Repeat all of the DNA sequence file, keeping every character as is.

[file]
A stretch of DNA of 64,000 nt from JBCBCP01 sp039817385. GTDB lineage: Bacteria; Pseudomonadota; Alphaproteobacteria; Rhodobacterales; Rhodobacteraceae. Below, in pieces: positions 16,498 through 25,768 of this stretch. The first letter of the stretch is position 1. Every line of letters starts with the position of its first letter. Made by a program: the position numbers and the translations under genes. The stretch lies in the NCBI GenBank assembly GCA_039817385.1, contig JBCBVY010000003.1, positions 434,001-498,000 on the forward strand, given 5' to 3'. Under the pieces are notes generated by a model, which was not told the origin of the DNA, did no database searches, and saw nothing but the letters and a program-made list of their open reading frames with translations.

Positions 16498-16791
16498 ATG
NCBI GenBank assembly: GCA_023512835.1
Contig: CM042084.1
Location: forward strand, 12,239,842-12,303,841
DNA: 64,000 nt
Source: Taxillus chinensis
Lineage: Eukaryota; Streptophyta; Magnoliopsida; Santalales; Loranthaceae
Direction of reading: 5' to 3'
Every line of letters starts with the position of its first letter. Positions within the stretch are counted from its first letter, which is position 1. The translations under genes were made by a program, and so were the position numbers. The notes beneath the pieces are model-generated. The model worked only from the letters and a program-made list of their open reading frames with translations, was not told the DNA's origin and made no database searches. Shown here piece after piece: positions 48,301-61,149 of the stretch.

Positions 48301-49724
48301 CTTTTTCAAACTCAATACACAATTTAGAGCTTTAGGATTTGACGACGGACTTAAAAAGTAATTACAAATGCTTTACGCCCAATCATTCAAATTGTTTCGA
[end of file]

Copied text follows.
A stretch of DNA of 64,000 nt from JBCBCP01 sp039817385. GTDB lineage: Bacteria; Pseudomonadota; Alphaproteobacteria; Rhodobacterales; Rhodobacteraceae. Below, in pieces: positions 16,498 through 25,768 of this stretch. The first letter of the stretch is position 1. Every line of letters starts with the position of its first letter. Made by a program: the position numbers and the translations under genes. The stretch lies in the NCBI GenBank assembly GCA_039817385.1, contig JBCBVY010000003.1, positions 434,001-498,000 on the forward strand, given 5' to 3'. Under the pieces are notes generated by a model, which was not told the origin of the DNA, did no database searches, and saw nothing but the letters and a program-made list of their open reading frames with translations.

Positions 16498-16791
16498 ATG
NCBI GenBank assembly: GCA_023512835.1
Contig: CM042084.1
Location: forward strand, 12,239,842-12,303,841
DNA: 64,000 nt
Source: Taxillus chinensis
Lineage: Eukaryota; Streptophyta; Magnoliopsida; Santalales; Loranthaceae
Direction of reading: 5' to 3'
Every line of letters starts with the position of its first letter. Positions within the stretch are counted from its first letter, which is position 1. The translations under genes were made by a program, and so were the position numbers. The notes beneath the pieces are model-generated. The model worked only from the letters and a program-made list of their open reading frames with translations, was not told the DNA's origin and made no database searches. Shown here piece after piece: positions 48,301-61,149 of the stretch.

Positions 48301-49724
48301 CTTTTTCAAACTCAATACACAATTTAGAGCTTTAGGATTTGACGACGGACTTAAAAAGTAATTACAAATGCTTTACGCCCAATCATTCAAATTGTTTCGA